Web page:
Archaeological materials in Australia are generally uncovered from early colonial occupation sites, marine environments, burial sites or ruins. They can be made from a wide range of inorganic and organic materials including metals, stone, ceramics, bone and skin, wood and plant fibres.

In addition, Australia has significant collections of ancient materials from the Stone or Bronze Ages, as well as Greek and Egyptian antiquities in both public and private collections.

Pewter spoons recovered from the VOC Avondster 1659 wreck site located in Galle Harbour, Sri Lanka. Photo: Jon Carpenter, courtesy of Western Australian Museum.

Types of deterioration

Both marine and terrestrial archaeological materials form chemical reactions with the water and sediments of the environments in which they have been immersed over long periods of time. Removing these objects suddenly from their environment and exposing them to air can create chemical and physical reactions.

Water moves into materials and carries agents dissolved in it and is a deterioration factor for all environments. Drying water on objects leaves salt behind and affects all materials, particularly causing corrosion in metals and physical damage in non-metals and organic materials. Build up of salt inside ceramics and other porous materials may slowly damage their structure over time if not treated.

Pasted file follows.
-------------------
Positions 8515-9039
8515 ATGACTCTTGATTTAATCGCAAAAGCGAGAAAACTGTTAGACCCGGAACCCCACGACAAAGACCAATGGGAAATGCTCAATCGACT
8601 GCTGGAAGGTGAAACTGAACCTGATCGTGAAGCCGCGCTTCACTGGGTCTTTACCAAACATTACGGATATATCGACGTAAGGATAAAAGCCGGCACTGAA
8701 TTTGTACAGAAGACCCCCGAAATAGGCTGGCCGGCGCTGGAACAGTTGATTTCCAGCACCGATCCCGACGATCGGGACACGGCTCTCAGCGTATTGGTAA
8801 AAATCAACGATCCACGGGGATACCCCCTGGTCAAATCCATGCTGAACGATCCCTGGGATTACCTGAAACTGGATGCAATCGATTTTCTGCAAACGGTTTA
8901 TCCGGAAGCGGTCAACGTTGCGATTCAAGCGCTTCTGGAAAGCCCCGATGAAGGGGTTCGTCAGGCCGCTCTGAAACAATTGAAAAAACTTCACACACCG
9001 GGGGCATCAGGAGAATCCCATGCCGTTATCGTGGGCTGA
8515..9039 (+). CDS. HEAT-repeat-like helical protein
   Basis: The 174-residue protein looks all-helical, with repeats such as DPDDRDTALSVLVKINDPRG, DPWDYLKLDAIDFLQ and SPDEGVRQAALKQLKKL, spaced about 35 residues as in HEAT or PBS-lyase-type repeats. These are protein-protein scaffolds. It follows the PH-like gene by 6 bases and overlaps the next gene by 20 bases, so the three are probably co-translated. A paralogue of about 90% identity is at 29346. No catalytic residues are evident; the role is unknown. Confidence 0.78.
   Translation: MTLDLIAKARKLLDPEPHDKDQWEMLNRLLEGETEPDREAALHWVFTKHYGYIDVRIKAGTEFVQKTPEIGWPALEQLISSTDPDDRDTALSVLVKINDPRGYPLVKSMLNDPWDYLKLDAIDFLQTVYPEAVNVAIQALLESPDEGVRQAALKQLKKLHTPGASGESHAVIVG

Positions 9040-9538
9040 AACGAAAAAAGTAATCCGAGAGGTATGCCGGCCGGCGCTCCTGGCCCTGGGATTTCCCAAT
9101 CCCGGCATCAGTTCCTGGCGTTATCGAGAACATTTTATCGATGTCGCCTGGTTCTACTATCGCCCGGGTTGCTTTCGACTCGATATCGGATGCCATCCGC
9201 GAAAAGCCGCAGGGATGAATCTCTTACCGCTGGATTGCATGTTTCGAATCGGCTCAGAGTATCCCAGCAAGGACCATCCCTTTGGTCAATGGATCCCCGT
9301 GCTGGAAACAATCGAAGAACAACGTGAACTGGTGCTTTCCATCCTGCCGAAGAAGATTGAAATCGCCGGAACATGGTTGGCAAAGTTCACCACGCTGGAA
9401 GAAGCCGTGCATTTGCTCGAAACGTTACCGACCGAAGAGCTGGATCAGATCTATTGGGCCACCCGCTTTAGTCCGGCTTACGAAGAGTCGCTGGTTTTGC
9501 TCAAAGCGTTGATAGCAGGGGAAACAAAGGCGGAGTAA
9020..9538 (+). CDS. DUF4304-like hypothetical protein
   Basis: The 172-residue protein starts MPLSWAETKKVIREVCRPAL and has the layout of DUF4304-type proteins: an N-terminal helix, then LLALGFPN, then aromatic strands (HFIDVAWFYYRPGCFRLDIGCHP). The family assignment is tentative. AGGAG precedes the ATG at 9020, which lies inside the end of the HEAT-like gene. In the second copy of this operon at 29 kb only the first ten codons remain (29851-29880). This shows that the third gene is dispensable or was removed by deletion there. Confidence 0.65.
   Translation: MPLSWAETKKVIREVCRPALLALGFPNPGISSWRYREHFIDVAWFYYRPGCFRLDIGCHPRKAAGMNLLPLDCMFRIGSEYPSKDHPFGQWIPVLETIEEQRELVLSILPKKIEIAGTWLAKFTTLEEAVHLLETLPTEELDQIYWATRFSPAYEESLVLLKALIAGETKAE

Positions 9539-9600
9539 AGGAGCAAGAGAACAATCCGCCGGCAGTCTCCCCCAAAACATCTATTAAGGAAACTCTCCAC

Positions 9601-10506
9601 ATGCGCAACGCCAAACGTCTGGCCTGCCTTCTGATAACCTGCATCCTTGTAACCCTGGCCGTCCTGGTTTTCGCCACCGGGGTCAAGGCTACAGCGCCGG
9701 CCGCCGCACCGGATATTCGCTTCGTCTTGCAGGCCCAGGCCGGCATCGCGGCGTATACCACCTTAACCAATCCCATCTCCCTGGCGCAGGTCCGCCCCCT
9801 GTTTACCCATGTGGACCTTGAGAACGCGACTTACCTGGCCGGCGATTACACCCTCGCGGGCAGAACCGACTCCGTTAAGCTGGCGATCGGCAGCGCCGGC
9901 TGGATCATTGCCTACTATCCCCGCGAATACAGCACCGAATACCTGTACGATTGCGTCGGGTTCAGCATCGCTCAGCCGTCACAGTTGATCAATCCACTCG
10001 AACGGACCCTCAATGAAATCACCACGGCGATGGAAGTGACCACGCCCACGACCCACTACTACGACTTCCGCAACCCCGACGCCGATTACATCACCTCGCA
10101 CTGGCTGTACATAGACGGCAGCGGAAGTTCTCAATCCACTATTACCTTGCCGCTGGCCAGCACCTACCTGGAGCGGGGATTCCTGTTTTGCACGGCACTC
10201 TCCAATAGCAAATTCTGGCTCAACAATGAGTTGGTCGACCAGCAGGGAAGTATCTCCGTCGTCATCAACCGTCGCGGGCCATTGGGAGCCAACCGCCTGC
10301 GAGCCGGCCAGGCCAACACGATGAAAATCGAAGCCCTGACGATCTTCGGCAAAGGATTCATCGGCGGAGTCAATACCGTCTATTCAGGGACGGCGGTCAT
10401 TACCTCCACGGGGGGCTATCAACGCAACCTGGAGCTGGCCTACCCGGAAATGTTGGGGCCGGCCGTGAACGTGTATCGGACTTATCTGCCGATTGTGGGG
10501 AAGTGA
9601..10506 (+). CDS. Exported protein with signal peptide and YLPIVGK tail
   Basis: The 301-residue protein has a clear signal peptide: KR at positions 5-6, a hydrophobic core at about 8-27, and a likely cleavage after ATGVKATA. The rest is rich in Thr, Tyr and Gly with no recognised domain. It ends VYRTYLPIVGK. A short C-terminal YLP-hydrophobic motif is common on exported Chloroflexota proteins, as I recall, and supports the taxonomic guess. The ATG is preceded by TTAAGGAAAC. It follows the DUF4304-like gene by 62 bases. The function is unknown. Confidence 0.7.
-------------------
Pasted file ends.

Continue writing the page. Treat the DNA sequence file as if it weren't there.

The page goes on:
Biological growth such as bacteria, fungi or mould, and in plant life that may be attached to archaeological materials increases the physical decay of both organic and inorganic materials.

Long-term neglect, mishandling and inappropriate storage present the most common threats to archaeological materials, causing breakage and other physical damage. The moment these materials are excavated, they are at risk of deterioration and require both archaeological and conservation knowledge in order to be preserved for study and display.


Many archaeological materials may be covered in sediment or corrosion at the time of excavation, making it difficult to ascertain their components and structure and to assess their condition.

Direct handling should be kept to a minimum to avoid further damage. Archival quality containers and packaging materials customised to the object should be used when transporting from the excavation site.

Corroded metal objects should be kept in a stable, airtight storage environment with minimum changes to humidity and temperature. Attempts to clean corrosion, remove dirt and sediment, or other accretions may do more harm than good. Not only does this increase risk of damaging the object beneath but also removes important information about the object, its historical use and context that might be used for research or conservation purposes.

The AICCM Objects Special Interest Group is for those interested in the conservation of objects, including archaeological materials. Join this group, contribute to its activities, or speak to a specialist conservator.

Need a conservator? Find one here.